“I guess I can come out and say that as far as I’ve heard (from fellow new grads) all Penn Entities (HUP, Presbyterian & Pennsylvania Hospital) start new grads at 27.32. I’m fairly certain I heard this from recruiters at fairs & in published material so I think it’s ok to share. I haven’t heard anyone really having success “bargaining salaries”–at least not at facilities with established Clinical Ladder Programs that you have to apply/achieve raises based on your experience and contributions (which I believe most Magnet Recognized Hospitals within the city have–at least places such as UPHS, Chop, Jefferson etc.) There would be a notable differential between Union and non-union hospitals. That’s something to consider when accepting a job (which is, from what I understand) why Temple would be considerably more than UPHS.” – 

“It seems like the standard range for new grads in Philly is 27-28. I heard that Montgomery Hospital in the county starts around $25 for new grads. For new grads, there really isn’t negotiation room, and given the market, I really don’t see hospitals hurting from having this information public. There are tons of nursing schools in the immediate area and even more in the not so immediate area.” – 

Baltimore, MD:

“If you’re interested in ER, Sinai’s ER pays around $32 an hour with a couple of years of experience, plus differentials. Can’t tell you about anywhere else, as I’ve never worked anywhere else.” – 

“UMMC provides, or at least subsidizes, housing for its medical staff, so I’m sure the hospital maintains a list of available housing nearby. My only advice is to find an apartment or town house within walking distance to the campus. While security’s always around and the campus is well-lit, the campus spans well over several blocks, and isn’t exactly in the safest part of the city. But you’ll love the area and city life! Best wishes on your move, and welcome to Balmore, hon!!!” –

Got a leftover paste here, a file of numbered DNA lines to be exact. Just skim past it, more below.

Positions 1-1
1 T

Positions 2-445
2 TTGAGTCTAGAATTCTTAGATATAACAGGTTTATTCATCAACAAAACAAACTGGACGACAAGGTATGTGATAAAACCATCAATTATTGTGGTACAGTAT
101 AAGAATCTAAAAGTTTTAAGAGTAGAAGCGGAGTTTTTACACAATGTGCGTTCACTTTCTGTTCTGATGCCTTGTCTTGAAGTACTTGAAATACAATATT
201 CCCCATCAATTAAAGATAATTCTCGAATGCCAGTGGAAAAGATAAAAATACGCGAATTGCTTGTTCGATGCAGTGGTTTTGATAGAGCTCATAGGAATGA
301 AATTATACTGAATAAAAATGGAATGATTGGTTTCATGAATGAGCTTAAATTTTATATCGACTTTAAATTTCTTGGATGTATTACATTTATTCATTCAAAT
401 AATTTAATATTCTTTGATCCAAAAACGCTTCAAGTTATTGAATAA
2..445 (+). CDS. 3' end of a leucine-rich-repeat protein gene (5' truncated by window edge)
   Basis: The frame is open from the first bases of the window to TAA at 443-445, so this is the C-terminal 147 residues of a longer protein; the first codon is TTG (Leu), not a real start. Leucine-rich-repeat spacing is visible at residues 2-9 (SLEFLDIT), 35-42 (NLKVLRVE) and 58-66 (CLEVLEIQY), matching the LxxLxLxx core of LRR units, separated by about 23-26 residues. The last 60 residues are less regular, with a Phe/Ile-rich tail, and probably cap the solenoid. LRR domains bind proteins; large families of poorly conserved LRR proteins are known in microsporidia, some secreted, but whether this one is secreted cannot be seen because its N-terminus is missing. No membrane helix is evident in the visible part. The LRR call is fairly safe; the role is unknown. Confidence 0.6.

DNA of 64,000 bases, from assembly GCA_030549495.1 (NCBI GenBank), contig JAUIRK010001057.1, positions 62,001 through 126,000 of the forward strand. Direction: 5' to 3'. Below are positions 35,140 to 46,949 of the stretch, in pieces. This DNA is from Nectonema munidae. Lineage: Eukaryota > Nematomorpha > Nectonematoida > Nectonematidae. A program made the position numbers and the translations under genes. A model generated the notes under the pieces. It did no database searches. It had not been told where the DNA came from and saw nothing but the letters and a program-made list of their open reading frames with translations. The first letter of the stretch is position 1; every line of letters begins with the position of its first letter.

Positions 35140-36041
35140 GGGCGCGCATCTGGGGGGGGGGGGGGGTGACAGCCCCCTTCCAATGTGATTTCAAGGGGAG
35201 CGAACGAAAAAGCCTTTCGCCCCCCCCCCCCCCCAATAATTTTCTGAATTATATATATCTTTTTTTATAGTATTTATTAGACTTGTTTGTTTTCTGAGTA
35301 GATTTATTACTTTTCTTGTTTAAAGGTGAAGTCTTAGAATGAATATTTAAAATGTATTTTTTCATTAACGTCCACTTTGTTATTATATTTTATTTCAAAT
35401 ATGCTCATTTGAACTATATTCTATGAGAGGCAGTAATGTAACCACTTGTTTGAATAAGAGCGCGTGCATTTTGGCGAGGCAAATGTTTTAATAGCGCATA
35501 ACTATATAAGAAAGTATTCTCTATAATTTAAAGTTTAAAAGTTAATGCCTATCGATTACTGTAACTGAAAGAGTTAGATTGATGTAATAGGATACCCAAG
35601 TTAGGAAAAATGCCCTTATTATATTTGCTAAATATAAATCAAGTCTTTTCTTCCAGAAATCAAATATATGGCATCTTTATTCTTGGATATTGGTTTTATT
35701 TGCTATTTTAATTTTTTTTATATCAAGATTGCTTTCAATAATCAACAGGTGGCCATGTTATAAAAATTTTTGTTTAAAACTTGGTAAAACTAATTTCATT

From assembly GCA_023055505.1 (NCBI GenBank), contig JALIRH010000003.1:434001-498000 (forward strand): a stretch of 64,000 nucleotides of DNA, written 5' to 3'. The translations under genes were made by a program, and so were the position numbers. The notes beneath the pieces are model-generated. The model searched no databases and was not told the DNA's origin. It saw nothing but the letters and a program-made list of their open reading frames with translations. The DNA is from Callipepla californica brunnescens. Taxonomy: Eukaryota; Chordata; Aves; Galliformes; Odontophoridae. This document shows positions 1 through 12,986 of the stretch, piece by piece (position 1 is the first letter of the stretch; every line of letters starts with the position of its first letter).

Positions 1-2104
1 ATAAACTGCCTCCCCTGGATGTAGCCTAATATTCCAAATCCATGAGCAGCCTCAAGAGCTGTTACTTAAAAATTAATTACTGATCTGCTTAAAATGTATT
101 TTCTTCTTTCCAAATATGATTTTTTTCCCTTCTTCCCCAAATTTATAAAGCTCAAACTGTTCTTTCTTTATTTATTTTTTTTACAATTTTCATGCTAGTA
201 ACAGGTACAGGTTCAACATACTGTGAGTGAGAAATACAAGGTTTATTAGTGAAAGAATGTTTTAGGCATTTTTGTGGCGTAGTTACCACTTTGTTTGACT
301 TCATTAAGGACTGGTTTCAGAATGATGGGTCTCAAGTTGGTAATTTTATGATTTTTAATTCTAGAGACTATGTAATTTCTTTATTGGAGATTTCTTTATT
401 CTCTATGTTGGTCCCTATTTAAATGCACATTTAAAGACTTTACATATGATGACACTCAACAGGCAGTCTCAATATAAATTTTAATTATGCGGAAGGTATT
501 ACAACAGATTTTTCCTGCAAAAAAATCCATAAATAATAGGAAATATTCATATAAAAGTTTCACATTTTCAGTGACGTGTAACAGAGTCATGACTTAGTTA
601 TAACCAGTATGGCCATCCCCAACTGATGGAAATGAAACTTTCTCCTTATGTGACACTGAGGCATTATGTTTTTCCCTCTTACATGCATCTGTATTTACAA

Wilmington, DE:

“Graduates are getting hired, but they are the ones that are networking and putting in the mileage to meet-‘n-greet, not faxing their resumes. They are pounding the pavement, meeting the managers, and attending seminars and meetings with other nurses. People who only fax and call are not the ones that get hired. You have to show your face to the managers and make a good impression. Yes, it’s an old-fashioned way of doing business, but it works.” – 

“I know a lot of the temp agencies are hiring (like Bayada). It’s a good way to gain experience and get your foot in the door. Also, Bayhealth is hiring for pt/per diem but you have to be persistent and have great references.” – 

Washington, D.C.:

“I am a new-grad working at Washington Hospital Center, and the starting salary for a new graduate was a little over $27/hr. WHC is a hospital with nurses in the NNU (union) and a set pay scale (I don’t know what the salary would be for your level of experience off hand).” – 

“The pay in DC is terrible when you consider what the cost of living is. I’m not a new grad (they credit me with 4 years RN for my 8 as an LPN and 2 as an RN) and my base pay is $30 and change… Which is $2/hr more than Augusta, GA. I pay SIGNIFICANTLY more for housing here as you might imagine. I’ll say that I haven’t found the people to be bad, but I was born in California so maybe I’m used to the pace. Travelers do get paid more, but I would definitely contact some that know the system because those that I work with have some pretty variable stories regarding their companies and how they are reimbursed re: housing, etc.” – 

Providence, RI:

“Try Providence Park Hospital in Novi. They have many different per diem options…some paying as high as $50/hr. But you have to travel for those. I believe the float RNs in the hospital made $38-42/hour depending on experience. The St. John Providence health system is one of the highest paying in the state. Avoid the DMC if you are looking to make money.” – 

“I don’t think that it’s that bad. I’m not originally from Michigan, but I moved here 5 years ago. Certainly, the economy has gotten worse in the last few years, but I’ve also found that to be the case in most states. For the most part, you should not have a difficult time finding employment in SE MI as an experienced nurse. There are several large hospital systems relatively close to Northville- Providence Park Novi (part of St. John’s), Henry Ford Health System (new hospital in West Bloomfield and several others in SE MI), University of Michigan, St. Joe’s in Ann Arbor, St. Mary’s in Livonia, DMC Huron Valley in West Bloomfield. Northville is a very nice town and I would not feel unsafe there. I still think that SE MI has a lot to offer in the form of shopping and entertainment. The winters are horrible though, there is no getting around that.” – 

Live and work on the East Coast? Share with the Scrubs community what you think about your area in the comments below.